Up and Down Wall Street
Why Are Stocks Rising? Bond Market Has Answer
Equities jumped 9% in two weeks, thanks to credit bounce. But debt can backfire, as energy sector shows.
By Randall W. Forsyth
Meanwhile, 70% of the biggest repurchasers have negative cash flow after buybacks, while 50% overall are in that position, which necessitates borrowing.
It was a Super Tuesday for the stock market, with U.S. shares gaining 2.5%. While that might be deemed as “huuuge,” politics had little if anything to do with the rally.
Give credit its due. The stock market’s recovery from its Feb. 11 lows has tracked the improvement in the corporate-debt market, especially the high-yield sector.
Credit spreads — the extra increment of yield to compensate investors for the risk of owning corporate debt securities over government debt — have been contracting for the past couple of weeks or so. That’s meant a concomitant rise in the prices of corporate bonds, especially the speculative-grade variety, and in turn, in equities.
The option-adjusted spread of the Bank of America Merrill Lynch High Yield index surged from 777 basis points (7.77 percentage points) to its widest level on Feb. 11 of 887 basis points, according to Marty Fridson, chief investment officer at Lehmann Livian Fridson Advisors. From there, the spread narrowed to 768 basis points by the end of the month.
The spread contraction resulted in a 4.24% total return in the last two-and-a-half weeks of February, more than offsetting the 3.85% plunge at the beginning of the month. And with the market’s rebound came a revival of flows into high-yield bond mutual funds. Lipper reported inflows of a robust $2.7 billion in the latest week ended Feb. 24, up from $65 million the previous week, which had followed three weeks of outflows.
In like fashion, U.S. equities are up nearly 9% from their Feb. 11 lows, which Wilshire Associates estimates added some $1.9 trillion to shareholders’ paper wealth, including $525 billion Tuesday.
Bespoke Investment Group observes that high-yield spreads have been breaking down on the charts, “and doing so in a big way.” (Remember, a breakdown in spreads or absolute yields is positive for bond prices.)
Indeed, the recent tightening in the CDX HY Index of credit-default swaps on high-yield names has been the biggest (some 48 basis points in the past five sessions) since last October.
This reversal has helped support equity prices in the U.S. and Europe, B.I.G. analysts write. “If high yield can sustain its rally, it’ll mean a big sigh of relief for corporate treasurers and investors around the country,” they conclude.
As for the former cohort, treasurers and chief financial officers are hugely dependent upon the credit markets, most notably to finance buybacks of their common stocks. But, as the late economist Herb Stein famously observed, something that can’t go on forever, won’t.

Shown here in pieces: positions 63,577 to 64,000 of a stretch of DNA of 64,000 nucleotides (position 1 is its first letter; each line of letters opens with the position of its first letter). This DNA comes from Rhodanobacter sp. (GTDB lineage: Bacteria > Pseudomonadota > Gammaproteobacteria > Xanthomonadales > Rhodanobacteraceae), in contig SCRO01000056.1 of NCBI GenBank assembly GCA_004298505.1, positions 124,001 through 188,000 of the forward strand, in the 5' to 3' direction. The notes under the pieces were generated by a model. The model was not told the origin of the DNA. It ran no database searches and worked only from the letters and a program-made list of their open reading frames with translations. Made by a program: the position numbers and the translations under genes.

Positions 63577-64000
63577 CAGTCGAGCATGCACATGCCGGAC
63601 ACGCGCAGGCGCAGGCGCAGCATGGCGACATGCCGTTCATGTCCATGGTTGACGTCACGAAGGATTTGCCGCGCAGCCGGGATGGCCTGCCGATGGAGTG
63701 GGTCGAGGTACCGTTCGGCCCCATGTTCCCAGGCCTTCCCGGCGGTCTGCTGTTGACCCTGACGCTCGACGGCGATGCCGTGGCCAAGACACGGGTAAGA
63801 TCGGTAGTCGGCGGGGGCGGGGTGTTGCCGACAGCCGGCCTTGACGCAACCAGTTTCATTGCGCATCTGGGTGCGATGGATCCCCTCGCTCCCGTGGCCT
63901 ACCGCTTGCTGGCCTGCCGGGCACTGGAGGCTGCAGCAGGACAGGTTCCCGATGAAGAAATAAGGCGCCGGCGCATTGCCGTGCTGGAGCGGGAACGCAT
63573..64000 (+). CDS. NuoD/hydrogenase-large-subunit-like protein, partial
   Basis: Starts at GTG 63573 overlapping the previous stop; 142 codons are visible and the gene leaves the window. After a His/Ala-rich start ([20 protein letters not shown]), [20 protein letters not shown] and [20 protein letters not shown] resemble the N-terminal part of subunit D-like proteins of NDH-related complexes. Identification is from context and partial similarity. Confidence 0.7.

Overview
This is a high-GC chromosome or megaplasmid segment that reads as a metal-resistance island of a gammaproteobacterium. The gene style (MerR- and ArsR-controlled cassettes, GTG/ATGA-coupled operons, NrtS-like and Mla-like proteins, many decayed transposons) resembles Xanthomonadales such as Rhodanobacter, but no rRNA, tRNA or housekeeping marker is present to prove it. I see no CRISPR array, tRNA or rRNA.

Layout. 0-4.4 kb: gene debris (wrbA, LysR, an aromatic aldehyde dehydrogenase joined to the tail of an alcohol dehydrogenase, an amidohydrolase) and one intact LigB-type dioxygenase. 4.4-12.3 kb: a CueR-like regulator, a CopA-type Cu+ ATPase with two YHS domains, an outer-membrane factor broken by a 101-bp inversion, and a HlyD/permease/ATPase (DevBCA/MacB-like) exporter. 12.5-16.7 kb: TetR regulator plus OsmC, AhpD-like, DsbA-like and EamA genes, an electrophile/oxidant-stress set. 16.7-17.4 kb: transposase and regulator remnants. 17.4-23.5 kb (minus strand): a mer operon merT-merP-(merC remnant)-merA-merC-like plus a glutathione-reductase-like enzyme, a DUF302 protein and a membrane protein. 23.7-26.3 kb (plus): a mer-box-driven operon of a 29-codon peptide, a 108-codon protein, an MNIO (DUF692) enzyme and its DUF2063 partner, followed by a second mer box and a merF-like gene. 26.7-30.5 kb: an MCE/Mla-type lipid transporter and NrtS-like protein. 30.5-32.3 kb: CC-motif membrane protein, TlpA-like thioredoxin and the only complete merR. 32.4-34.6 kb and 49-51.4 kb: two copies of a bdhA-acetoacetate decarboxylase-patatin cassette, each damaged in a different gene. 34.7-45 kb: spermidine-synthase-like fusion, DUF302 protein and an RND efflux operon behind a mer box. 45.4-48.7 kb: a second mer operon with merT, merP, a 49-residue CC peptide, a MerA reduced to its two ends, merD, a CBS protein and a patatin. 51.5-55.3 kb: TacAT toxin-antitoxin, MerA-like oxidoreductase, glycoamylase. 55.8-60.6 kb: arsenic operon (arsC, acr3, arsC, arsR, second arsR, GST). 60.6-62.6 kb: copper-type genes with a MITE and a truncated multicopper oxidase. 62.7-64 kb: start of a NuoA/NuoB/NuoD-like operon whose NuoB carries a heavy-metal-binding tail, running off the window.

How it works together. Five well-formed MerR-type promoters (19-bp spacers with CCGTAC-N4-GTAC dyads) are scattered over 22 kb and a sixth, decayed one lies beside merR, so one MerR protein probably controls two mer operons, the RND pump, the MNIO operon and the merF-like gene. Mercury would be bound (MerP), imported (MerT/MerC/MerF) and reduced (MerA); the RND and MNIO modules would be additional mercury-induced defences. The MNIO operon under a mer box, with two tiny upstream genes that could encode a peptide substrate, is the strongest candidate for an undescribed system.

Stock repurchases have been a major driver of the bull market, most of which has been financed by borrowing. “Debt-funded buybacks can only continue if the credit market cooperates,” writes Barclays equity strategist Jonathan Glionna.
According to the bank’s data, companies in the Standard & Poor’s 500 have spent some $2.5 trillion on buybacks since 2010, which has been a big contributor to the bull market, he continues.
“When cash flow declines and the debt markets curtail funding, buybacks stop,” Glionna says. The energy sector is a good example of what can happen. Indeed, the process has gone into reverse with companies such as Marathon Oil and Weatherford International resorting to equity financing to shore up their balance sheets — despite depressed stock prices.
For now, the investment-grade corporate bond market remains open to top names, such as triple-A-rated ExxonMobil, which made a massive $12 billion bond offering earlier this week to support its stock repurchases. Apple also has slated another $10 billion-$12 billion in borrowing to fund buybacks while avoiding repatriation of its cash hoard held outside the U.S.
The revival of the high-yield market also allowed hospital-operator HCA to come to market Tuesday with $1 billion of 10-year notes. (HCA actually is rated triple-B-minus, the lowest rung of investment grade, by Standard & Poor’s, while Moody’s Investors rates the hospital chain one notch lower into junk territory at Ba1.) While HCA said the proceeds were for general corporate purposes, KDP Investment Advisors pointed out in a research note that HCA has been an active stock repurchaser.
While there’s a limit to this financial engineering when spreads widen enough to make borrowing too expensive, that hasn’t happened yet, Glionna concludes.
Still, the action in the credit and equity markets in the past few weeks clearly shows their interdependence.